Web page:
In September, just days after receiving reports that a newly identified coronavirus
had claimed the life of a person in Saudi Arabia, NIAID and its international
partners began discussing potential studies of the virus. Their plans took
on greater urgency 8 days later when the United Kingdom reported treating the
same viral infection in a man who had recently traveled in Saudi Arabia. This
These first two cases sparked fears among scientists of a new SARS-like outbreak.
SARS—severe acute respiratory syndrome—also is caused by a coronavirus,
which in 2003 spread rapidly from person to person, sickening more than
8,000 people and killing more than 900 worldwide. Until SARS, most scientists
viewed coronaviruses as relatively harmless causes of the common cold.
Transmission electron micrograph of the
newly discovered coronavirus
As of Nov. 30, the World Health Organization
had reported 9 laboratoryconfirmed
cases of infection with the
novel coronavirus, including 5 deaths.
For the latest news, visit www.who.
In response to the outbreak, Drs.
Heinz Feldmann and Vincent Munster
at NIAID’s Rocky Mountain Laboratories
(RML) in Hamilton, Mont., have
begun studies of the coronavirus in
Syrian hamsters and rhesus macaques.
Their partners at Erasmus University
in The Netherlands are conducting
similar tests in ferrets and cynomolgus
macaques. The groups are coordinating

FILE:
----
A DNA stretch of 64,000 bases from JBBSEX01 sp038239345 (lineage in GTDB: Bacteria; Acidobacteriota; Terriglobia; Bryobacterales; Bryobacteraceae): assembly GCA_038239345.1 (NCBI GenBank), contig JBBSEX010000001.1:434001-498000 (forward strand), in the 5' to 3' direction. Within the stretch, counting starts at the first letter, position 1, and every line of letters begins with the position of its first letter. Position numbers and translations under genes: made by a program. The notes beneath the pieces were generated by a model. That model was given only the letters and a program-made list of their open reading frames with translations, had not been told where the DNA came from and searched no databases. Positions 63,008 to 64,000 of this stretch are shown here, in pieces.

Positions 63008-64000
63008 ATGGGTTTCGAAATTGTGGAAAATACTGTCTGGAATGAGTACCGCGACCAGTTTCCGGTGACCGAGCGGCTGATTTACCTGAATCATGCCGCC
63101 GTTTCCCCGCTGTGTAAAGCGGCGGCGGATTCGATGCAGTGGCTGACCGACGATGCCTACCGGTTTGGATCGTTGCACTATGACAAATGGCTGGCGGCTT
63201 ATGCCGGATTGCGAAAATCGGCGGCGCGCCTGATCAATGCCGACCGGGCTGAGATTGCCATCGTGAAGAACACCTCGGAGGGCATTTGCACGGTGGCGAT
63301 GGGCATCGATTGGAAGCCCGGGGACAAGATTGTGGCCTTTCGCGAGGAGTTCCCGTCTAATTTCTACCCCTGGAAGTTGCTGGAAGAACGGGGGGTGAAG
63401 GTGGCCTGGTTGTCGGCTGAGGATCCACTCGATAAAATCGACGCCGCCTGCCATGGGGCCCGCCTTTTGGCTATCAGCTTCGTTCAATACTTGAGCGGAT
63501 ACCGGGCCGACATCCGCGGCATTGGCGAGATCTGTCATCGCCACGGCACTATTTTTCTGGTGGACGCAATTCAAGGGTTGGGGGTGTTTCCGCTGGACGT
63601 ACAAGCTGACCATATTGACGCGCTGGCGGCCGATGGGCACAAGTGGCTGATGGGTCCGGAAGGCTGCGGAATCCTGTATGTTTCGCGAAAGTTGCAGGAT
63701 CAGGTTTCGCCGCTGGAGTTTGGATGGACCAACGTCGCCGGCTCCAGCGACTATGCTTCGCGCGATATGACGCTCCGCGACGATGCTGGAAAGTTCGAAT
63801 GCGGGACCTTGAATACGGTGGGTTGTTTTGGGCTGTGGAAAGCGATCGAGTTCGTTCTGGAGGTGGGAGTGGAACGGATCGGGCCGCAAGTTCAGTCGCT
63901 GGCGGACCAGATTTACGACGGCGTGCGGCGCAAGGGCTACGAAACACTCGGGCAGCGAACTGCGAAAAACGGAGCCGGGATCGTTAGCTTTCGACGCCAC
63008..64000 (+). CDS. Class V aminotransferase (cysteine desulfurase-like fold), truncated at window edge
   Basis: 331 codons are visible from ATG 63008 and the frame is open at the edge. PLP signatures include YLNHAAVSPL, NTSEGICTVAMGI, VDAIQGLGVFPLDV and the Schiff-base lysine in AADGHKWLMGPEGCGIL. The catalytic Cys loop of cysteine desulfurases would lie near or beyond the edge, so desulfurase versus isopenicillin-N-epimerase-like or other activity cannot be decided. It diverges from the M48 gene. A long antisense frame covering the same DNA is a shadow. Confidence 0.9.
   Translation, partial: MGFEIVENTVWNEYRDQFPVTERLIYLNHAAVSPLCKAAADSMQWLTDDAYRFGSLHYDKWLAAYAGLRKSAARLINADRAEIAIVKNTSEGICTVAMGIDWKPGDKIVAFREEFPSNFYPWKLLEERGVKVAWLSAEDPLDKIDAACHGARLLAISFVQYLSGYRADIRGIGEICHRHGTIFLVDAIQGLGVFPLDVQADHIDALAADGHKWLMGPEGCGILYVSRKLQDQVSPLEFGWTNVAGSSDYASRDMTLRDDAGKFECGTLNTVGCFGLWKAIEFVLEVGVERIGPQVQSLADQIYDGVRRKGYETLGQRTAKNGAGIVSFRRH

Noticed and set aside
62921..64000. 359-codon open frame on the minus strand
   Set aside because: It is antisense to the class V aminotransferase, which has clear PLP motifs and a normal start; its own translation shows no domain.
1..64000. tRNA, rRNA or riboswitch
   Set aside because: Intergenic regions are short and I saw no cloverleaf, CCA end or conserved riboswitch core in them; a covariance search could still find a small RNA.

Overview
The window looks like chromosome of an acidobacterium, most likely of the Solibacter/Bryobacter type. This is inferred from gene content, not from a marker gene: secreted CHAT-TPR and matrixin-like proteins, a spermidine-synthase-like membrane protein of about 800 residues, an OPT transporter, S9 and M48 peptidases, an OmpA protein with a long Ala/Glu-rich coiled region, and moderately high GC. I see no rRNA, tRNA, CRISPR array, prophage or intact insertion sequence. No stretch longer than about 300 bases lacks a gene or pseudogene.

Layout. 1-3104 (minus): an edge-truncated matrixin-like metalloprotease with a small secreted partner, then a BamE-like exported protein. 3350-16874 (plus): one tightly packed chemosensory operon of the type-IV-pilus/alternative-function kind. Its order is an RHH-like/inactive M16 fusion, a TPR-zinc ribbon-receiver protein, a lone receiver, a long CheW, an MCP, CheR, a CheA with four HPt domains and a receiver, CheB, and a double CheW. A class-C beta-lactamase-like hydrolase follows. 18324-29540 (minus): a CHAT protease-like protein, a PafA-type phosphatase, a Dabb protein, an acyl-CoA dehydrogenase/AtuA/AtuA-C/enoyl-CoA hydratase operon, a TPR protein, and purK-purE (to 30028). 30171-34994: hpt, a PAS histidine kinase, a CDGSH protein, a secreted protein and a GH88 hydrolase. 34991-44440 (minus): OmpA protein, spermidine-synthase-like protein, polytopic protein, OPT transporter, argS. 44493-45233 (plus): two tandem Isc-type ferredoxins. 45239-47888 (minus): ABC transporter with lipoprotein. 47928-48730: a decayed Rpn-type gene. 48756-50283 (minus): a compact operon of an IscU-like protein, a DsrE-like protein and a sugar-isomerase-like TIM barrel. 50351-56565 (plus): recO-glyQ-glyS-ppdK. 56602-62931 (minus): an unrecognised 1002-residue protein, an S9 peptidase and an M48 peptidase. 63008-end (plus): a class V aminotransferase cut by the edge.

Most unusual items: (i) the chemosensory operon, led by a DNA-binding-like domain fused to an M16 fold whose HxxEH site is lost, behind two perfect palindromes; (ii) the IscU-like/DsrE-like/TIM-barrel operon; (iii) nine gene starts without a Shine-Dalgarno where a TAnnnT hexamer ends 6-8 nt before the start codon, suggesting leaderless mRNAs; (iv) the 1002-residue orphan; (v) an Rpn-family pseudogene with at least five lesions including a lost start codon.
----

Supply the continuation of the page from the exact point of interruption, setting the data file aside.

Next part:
their work to determine which
species may be the most suitable to study as a model of human infection. The
same four animal species are used to study other human respiratory diseases,
most notably SARS, influenza and hantavirus.
The new coronavirus is closely related to coronaviruses isolated from bats, suggesting
that these animals might be its natural carrier. RML’s virus ecology unit
conducts research on viruses that originate from bats, such as Ebola and Nipah;
this new coronavirus underscores the need for NIAID research on infectious disease
ecology and natural carriers, or reservoirs, of infectious agents.
“The virus appears to cause severe lung and kidney damage,” said Feldmann, who
in 2003 was among a group of scientists who tracked the spread of the SARS
virus from its origin in southern China to a Hong Kong hotel, where it affected
“We want to mimic human infection in an animal model to understand how this
novel coronavirus causes disease and whether there is a potential for transmission
of the virus among humans,” he said.
Once the scientists learn how the virus spreads in an animal model, they will
begin working on countermeasures such as antiviral treatment and vaccines to
assist preparedness efforts.
“Several weeks passed between the cases, so we still are not sure whether there
is potential for this new coronavirus to infect more people,” said Munster, who
heads the virus ecology unit. “Our studies will provide valuable knowledge that
should help us if this disease is indeed similar to SARS.”—Ken Pekoc